The recent growth in debate around gender politics, both in Australia and globally, has forced us to rethink the impact of gender inequality on our public, private and professional lives. However, recognizing how this issue plays out on an individual scale, particularly in any one profession, can be difficult. Last year, as I was looking through readings assigned to me for a design theory course, I realized that the reading list, in all its diversity, was entirely made up of male authors. Suddenly it clicked. I began researching, writing and presenting about women in landscape architecture. I learnt that regardless of talent and experience, gender is still a defining factor that characterizes successful landscape architects. My gender means I will earn less for doing the same work; it means I am more likely to work part time; that perhaps I won’t ever be a director. My gender also means I will be discouraged from becoming a mother, that it will be tough to return to work after pregnancy. The list is endless. But it is not hopeless.
A shift is taking place, and Simone Bliss, the director of Melbourne-based Simone Bliss Landscape Architecture (SBLA) and a recent mother of two, is reimagining the way a landscape architecture practice can be run. She knows that supporting parenthood and letting women flourish in the profession will benefit the entire built environment industry and consequently, the public realm.
From a young age, Simone developed an interest for understanding the different systems of the Australian landscape, both built and natural. Growing up in the inner-west of Melbourne, Simone remembers seeing the city flourish – “the Eureka tower, the Commbank building, all from the balcony of a house that my papa built from scratch.” Her mother was an avid gardener – Simone often spent her weekends “building cubby houses, planting ferneries and new garden beds of native plants.”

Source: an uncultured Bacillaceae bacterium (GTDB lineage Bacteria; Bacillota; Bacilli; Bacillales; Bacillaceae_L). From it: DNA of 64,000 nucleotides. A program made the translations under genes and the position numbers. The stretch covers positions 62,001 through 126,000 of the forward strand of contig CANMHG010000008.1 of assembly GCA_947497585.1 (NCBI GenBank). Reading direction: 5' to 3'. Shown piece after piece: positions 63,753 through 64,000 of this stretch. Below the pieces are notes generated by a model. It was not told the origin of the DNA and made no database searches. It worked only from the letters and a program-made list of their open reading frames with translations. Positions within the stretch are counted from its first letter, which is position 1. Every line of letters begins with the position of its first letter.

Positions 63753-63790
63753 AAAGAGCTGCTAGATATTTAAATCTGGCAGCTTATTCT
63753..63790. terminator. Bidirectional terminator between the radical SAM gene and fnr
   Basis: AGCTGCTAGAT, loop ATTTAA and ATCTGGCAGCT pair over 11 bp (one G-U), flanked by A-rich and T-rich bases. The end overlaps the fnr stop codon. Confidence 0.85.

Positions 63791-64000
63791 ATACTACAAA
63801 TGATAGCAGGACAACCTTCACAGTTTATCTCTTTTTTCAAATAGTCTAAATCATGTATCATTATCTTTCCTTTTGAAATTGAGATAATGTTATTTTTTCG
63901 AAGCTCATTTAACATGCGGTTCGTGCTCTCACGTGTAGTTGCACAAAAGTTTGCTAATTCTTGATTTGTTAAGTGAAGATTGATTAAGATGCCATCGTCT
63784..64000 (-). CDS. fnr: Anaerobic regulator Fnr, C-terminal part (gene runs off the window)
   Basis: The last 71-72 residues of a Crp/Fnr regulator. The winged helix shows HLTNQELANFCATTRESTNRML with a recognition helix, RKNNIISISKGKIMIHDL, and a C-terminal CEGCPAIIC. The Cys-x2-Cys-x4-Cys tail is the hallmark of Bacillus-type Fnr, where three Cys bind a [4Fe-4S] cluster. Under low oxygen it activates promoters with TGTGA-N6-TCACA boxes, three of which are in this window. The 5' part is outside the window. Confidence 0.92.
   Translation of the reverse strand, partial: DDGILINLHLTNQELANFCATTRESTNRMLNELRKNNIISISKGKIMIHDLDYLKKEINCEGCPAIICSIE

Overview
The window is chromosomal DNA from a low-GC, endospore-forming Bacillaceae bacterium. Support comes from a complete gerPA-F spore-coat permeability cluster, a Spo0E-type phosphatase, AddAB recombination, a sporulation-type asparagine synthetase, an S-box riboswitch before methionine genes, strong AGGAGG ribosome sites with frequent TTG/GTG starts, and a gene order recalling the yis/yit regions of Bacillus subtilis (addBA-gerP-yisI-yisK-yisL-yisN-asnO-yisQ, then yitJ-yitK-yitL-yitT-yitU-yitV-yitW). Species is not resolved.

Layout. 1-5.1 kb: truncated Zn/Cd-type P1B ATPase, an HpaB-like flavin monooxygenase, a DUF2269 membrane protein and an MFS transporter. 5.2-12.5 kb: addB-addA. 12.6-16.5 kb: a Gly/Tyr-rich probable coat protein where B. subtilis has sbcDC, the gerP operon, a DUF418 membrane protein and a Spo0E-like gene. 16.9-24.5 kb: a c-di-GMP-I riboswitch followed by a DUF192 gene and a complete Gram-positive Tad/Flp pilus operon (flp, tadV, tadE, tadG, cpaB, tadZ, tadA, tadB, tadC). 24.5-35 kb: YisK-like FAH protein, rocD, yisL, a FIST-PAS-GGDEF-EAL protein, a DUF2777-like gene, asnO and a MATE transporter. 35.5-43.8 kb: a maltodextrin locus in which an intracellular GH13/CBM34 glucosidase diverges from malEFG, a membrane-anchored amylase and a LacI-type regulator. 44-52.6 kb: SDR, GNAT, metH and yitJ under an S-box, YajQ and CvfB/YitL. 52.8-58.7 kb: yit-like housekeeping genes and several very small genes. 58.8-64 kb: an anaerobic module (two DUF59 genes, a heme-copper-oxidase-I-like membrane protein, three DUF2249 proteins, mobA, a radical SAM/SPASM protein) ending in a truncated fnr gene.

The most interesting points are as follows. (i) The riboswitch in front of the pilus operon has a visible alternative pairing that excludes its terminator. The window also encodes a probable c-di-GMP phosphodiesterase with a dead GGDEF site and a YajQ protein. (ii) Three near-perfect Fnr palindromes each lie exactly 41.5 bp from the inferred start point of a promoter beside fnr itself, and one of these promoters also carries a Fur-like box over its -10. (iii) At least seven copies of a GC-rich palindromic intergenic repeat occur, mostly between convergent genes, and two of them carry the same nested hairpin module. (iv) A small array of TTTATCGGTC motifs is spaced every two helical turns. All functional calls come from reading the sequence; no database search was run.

Prior to founding SBLA, Simone worked as a senior landscape architect at Taylor Cullity Lethlean (TCL) for twelve years. Although she is sincere when she describes TCL as having a wonderful, close-knit office and supportive atmosphere, Simone could not see herself changing the way she worked within the firm when she fell pregnant with her first child. Could having children go together with her passion for landscape architecture? She looked for women within the industry who balanced work and raising a family to analyze how the two could work hand in hand. She found “few and far between.” All the female directors she looked to for inspiration were childless. Very few colleagues could recommend female directors, either in landscape architecture or in architecture firms, who were mothers of young children while working on mid-to-large-scale public projects.